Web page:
TERRE HAUTE —
After more than half a century in a former garment factory building on Ohio Street, top-rated local radio station WTHI-FM has landed in a new nest, high above Wabash Avenue.
The radio station, along with three sister stations, celebrated its new digs with an open house Thursday afternoon.
“It’s nice to have fresh, new surroundings,” said Diane House, a longtime on-air personality at WTHI-FM Hi-99. “It’s exciting to work in state-of-the-art facilities.”
The broadcast operation, with 21 full- and four part-time employees, occupies half of the third floor of the new office building at 925 Wabash Ave., constructed in the past year by Thompson Thrift, a Terre Haute developer.
The second floor of the building is occupied by Old National Insurance, which also moved to the new building from an older building on Ohio Street. The first floor is still vacant.
Before the move, which took place in August, Hi-99 and sister station WWVR-FM 105.5 operated out of 918 Ohio St., a building that once housed the Stahl-Urban Co., a garment manufacturer. That building, constructed in 1906, is expected to be torn down soon to provide additional parking for the new 925 Wabash building.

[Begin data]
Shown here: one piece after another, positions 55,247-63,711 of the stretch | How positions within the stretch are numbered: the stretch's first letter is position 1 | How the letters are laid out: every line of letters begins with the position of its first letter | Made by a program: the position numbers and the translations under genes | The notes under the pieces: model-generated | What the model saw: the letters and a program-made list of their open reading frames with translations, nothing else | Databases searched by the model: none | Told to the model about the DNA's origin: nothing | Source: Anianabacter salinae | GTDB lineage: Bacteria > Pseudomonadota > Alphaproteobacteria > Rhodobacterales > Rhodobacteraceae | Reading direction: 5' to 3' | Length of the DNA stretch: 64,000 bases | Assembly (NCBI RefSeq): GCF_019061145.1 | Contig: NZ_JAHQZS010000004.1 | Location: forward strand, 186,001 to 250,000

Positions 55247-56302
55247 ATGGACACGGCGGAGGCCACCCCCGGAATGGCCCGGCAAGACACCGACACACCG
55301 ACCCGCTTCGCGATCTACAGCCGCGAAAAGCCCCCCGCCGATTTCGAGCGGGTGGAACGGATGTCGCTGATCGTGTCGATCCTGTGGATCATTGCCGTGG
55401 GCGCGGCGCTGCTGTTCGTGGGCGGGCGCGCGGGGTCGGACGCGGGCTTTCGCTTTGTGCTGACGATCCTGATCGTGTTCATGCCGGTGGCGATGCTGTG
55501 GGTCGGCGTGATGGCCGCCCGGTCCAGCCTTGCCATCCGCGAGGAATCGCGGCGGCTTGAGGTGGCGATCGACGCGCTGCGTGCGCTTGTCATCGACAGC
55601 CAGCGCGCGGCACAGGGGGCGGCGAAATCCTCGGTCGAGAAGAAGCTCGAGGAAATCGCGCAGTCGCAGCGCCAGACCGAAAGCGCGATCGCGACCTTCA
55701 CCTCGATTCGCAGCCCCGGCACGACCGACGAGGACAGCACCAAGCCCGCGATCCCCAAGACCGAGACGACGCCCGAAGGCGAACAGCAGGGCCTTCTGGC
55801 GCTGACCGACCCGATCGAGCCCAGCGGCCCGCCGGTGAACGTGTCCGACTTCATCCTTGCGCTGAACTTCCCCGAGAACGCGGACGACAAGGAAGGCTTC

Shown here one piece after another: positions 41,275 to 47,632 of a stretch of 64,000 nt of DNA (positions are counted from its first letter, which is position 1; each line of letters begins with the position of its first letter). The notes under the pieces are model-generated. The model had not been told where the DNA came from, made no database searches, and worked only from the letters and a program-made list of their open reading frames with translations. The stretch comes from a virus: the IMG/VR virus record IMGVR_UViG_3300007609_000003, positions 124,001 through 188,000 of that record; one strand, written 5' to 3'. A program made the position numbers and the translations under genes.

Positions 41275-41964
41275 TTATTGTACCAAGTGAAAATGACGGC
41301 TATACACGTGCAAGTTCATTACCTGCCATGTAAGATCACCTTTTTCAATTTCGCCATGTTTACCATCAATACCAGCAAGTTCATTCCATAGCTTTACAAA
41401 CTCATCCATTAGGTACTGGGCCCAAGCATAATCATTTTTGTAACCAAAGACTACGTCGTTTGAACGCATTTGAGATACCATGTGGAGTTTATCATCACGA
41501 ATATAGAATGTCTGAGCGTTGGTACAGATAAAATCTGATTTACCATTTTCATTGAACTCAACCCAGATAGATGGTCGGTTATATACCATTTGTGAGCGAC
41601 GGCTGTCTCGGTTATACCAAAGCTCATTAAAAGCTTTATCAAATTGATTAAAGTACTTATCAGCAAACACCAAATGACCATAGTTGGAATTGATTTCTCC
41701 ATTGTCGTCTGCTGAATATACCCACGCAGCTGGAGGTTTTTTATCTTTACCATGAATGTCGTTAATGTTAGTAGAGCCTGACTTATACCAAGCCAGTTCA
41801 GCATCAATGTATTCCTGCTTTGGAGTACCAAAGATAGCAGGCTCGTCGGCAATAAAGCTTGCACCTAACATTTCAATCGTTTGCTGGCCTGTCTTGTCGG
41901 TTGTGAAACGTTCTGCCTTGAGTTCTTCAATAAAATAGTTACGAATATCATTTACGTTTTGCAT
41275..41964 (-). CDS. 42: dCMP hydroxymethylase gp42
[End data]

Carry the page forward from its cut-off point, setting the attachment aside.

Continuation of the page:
The move to a new location coincides with the recent purchase by Indianapolis-based Emmis Communications, which owns WTHI-FM and WWVR-FM, of two other Wabash Valley radio stations: the former WSDX-AM 1130 and WSDM-FM 92.7. Those stations had been operated by Colorado-based Crossroads Communications.
In February, the AM station, now called WFNF-AM “The Fan,” a sports-talk station, will have a stronger signal. Emmis is also applying for an FM signal for the station, said James Conner, vice president and general manager for the Emmis stations in Terre Haute.
Conner said he has lots of ideas for WFNF. “I’m a sports fanatic.”
Once the remaining Federal Communications Commission hurdles have been cleared for the larger Emmis operations in Terre Haute, the company plans to add about two new jobs, Conner said. The business has also added staff with the move to a new facility, he said.
Lighted “On-Air” signs above the doors of clean, sound-proof studios illuminate the main hallway of the building, which was designed as a radio operation from the ground up, Conner noted.
And Conner and the rest of the broadcasters enjoy one of the best office-window views available in Terre Haute. From their third-floor, west-facing windows, the Emmis staff can look straight down Wabash Avenue to a scene punctuated in the distance by the dome of the Vigo County Courthouse.
“We’re very excited,” Conner said, adding that the new place “even smells great.”
Reporter Arthur Foulkes can be reached at (812) 231-4232 or email@example.com.